We’ve all heard the term colonization, but what we don’t realize is that colonization began with the rise in agriculture. Agriculture originated in the middle east and moved up and through Europe. I say “moved” but we don’t really know how it happened. Most theories say that hunter-gatherers “adopted” agriculture but I have a hard time believing that, since no other cultures in the world have left the hunter-gatherer lifestyle for farming. It’s an old myth that with modern concepts is a hard sell. I’m guessing there was genocide and drugs (wheat/grain addiction)… but that’s a whole other conversation, and I’m not a professional archaeologist. Based on the resistance to agriculture by hunter-gatherers in all parts of the world, I can make an educated guess though, that if someone were to do more research, they would unearth (pun intended) clues that point to a less pretty picture.
Colonization became what we know of today as Empire when it was refined into a Science by the Romans. Rome is known for many things, but in reality they really only invented one earth-shattering thing: the very first professional army. Before the Roman Legion, armies were make-shift groups of people. There were no professional soldiers. This army was paid for with taxes. Taxes that were enforced with the armies. The first mafia-like scam! Labeling all other people as “Barbarians” and creating a fear-mongering mythos of propaganda around them the Romans colonized Europe and stole the wealth of the cultures there, literally destroying villages and building Roman occupations right on top of them. Historians have given these people many names (the Celts, the Germans, the Gauls, etc) their own names for themselves long ago stamped out by Rome. The Romans did such a good job of erasing the cultures of Europe, that we still know very little about them.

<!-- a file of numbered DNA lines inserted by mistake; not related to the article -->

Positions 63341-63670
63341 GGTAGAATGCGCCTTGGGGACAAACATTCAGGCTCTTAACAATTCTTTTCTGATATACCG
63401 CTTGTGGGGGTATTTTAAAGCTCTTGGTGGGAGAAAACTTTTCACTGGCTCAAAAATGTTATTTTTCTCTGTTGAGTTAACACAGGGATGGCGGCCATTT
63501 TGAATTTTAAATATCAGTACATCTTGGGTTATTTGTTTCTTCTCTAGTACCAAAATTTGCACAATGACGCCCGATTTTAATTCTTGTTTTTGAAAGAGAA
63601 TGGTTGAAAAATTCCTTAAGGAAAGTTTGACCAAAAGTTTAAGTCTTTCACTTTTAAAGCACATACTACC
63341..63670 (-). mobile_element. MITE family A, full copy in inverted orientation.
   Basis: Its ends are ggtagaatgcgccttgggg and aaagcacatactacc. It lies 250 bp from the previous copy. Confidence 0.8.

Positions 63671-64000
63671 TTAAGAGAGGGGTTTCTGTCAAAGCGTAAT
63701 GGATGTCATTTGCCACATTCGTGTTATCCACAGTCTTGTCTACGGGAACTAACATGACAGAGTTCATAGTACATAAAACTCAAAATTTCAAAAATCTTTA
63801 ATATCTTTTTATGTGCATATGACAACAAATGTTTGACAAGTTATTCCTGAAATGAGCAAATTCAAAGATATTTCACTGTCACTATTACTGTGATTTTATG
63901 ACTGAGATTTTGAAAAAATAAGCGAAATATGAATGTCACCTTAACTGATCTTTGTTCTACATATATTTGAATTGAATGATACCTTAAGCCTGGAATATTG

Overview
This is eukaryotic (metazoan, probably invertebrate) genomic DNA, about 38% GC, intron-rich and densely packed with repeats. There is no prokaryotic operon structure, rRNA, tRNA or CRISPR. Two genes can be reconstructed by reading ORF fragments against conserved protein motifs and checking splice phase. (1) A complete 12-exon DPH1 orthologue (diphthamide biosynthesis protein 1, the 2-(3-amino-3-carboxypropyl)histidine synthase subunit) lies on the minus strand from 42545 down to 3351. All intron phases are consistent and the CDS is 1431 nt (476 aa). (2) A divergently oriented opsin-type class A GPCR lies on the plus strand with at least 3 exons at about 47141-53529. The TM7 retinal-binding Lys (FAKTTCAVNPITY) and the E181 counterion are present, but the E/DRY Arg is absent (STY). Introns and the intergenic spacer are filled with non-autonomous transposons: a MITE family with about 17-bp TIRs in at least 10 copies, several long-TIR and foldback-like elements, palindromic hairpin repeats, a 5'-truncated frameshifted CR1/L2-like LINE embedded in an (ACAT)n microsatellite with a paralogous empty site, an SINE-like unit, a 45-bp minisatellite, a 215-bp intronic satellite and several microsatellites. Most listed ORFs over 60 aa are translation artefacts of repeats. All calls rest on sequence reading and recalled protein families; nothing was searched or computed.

The word colonization comes from the word Colony. The word Colony comes from the Roman city Cologne, which was a city Julias Ceasar built after wiping out a tribe of Germanic peoples. It was a military headquarters for the Romans, allowing them to tax more tribal people deeper in Germania. Cologne came from the Roman word “Colere” which meant to “till the soil.”